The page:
Pregnant and addicted Pt. 2: Inside the LES center giving struggling moms new hope

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NEW YORK (PIX11) – Su Casa, part of the Lower Eastside Service Center, is a private, not for profit operating, in part, through a contract with the New York State Office of Alcoholism and Substance Abuse Services.  In recent years, the center even began accepting Medicaid.

The center’s Pregnant Women and Infant Center operates out of a separate wing from its general population.  Strict schedules, complete with regular counseling sessions, doctor visits, and pre-natal monitoring are all mandatory.  Local hospitals, Gouverneur, Bellevue and Beth Israel all collaborate with the care that takes place at Su Casa.  Each mother has her own private room stocked with practically everything she needs for her baby and for some mothers, whose children are in foster care while they complete their treatments, their crib is the only thing missing.

“They’re individuals in recovery making a go of it and so that’s 90 percent of what’s the same.  The fact they have baby issues is the other 10 percent,” said Larry Taub, Su Casa’s Divisional Director of Residential Services.

While the program provides months of prenatal and counseling services for pregnant women addicted to heroin, it also guides the women after their child is born.  All of it is done as  and guiding them even after their child is born..  All of it is done as the mother is weaning off of heroin and not cold turkey, but while taking daily doses of methadone, an opiate itself.


“You have to give enough methadone to make sure the person is comfortable and not abusing drugs and not so much that they’re over sedated,” said Taub.

Su Casa

Doses vary for every patient and depends on how deep their addiction lies.  If you’re wondering of the risks to an unborn child, yes, there are some but it is the only option, according to medical experts and the best case scenario for mother and child, especially if you consider the alternative.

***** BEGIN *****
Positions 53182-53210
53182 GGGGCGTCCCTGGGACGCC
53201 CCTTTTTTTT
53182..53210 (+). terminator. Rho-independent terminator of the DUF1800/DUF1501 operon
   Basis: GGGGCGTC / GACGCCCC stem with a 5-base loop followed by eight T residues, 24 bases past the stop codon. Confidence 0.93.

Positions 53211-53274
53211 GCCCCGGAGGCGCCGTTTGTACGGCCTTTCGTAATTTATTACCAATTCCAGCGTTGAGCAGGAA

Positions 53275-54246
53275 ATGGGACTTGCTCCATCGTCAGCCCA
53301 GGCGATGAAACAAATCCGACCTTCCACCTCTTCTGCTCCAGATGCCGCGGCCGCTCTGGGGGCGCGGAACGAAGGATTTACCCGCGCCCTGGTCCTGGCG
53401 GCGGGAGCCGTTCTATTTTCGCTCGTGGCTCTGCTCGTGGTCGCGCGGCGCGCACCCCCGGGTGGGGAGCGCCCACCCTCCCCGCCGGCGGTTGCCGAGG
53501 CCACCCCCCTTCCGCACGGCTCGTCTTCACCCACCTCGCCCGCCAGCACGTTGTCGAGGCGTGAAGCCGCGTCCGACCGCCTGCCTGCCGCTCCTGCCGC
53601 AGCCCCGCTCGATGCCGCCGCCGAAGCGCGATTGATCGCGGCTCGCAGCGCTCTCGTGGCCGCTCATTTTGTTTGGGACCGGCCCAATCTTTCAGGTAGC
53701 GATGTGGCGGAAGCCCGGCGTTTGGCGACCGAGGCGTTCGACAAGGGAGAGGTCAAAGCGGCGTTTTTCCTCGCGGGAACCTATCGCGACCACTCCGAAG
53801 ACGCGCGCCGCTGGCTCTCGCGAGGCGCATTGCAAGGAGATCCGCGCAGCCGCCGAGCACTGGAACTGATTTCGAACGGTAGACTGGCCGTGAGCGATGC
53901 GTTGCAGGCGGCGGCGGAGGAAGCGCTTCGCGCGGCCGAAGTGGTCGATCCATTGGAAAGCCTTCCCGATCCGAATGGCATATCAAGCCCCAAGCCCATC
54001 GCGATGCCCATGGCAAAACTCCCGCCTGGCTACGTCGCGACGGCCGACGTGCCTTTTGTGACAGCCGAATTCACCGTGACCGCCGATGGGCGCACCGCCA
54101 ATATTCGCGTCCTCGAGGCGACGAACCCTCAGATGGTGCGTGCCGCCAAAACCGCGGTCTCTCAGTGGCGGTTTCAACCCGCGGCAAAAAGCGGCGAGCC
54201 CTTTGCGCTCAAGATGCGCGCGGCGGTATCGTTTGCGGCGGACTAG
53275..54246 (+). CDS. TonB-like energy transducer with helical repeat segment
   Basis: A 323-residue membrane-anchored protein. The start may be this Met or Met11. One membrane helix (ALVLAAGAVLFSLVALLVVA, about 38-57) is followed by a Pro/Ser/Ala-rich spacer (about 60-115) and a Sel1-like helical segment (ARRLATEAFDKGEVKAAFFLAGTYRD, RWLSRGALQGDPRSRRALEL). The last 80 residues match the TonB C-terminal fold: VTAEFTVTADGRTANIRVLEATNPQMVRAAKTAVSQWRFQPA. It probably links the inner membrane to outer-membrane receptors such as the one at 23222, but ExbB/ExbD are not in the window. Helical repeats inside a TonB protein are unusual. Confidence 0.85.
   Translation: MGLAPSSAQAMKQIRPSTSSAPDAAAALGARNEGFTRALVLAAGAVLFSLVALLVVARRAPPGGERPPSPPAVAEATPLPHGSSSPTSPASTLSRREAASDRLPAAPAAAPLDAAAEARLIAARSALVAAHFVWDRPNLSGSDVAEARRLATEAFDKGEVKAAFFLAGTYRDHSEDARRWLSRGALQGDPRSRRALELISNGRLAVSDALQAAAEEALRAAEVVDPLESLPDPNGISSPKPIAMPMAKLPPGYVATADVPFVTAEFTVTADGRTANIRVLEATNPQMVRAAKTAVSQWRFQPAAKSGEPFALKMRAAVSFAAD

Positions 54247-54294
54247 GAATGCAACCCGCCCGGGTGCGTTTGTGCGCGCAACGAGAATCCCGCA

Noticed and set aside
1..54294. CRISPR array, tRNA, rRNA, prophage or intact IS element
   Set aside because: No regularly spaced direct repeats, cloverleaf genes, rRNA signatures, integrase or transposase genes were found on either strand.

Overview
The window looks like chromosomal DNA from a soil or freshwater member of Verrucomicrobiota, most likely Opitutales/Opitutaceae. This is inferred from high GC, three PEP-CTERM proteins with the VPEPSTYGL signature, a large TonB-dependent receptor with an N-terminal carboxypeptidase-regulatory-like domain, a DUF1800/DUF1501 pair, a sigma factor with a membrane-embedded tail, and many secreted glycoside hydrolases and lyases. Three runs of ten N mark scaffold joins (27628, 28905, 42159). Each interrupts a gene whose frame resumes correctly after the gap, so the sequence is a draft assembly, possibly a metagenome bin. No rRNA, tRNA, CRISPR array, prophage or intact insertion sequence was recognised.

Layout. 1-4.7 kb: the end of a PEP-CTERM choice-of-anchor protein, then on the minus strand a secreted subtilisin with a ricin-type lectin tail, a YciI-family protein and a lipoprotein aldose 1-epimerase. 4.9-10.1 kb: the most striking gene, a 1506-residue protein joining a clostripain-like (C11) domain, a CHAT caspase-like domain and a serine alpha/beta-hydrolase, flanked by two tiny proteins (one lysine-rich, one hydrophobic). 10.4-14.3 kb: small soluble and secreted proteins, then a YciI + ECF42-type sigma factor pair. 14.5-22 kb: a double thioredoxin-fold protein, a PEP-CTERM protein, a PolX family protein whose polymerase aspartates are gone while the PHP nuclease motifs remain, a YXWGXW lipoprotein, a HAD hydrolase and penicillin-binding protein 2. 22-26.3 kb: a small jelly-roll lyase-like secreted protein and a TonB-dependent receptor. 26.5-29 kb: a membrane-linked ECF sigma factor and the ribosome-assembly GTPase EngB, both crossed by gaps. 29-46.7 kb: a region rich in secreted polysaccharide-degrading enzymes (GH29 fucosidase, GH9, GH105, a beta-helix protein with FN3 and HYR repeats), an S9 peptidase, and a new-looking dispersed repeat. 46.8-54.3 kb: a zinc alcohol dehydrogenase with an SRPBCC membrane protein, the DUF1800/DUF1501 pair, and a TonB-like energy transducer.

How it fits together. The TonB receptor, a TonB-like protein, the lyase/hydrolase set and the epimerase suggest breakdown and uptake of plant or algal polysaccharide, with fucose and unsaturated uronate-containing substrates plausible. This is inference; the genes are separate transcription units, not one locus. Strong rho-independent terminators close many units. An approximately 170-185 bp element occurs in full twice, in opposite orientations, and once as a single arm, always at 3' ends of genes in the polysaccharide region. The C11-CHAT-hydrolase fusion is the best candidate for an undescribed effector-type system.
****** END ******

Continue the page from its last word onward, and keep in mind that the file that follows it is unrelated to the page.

“If a woman is on methadone is the baby addicted as well? And the answer is yes.  But from a harm reduction perspective it actually turns out that the babies are detoxed very gradually at a hospital,” explained Taub.

Denise Swanburg and her daughter are just one example of the many success stories out of Su Casa.  Where life had once hit rock bottom, today Swanburg spends her days clean and off heroin and methadone for about 6 years.  She lives on her own and takes care of her most treasured possession, her daughter Sophia. And if there’s any question as to whether Sophia is anything but a healthy 5 year old, Swanburg will point out immediately that Sophia is thriving at school, she’s active and full of energy.

For Taub and others who commit their lives to Su Casa and its Pregnant Women and Infants Program, Sophia like dozens of others who have come out of its care, is living proof there is not only hope for these women, but a very real shot at breaking the cycle of addiction for good.

For more information, please visit LESC’s link


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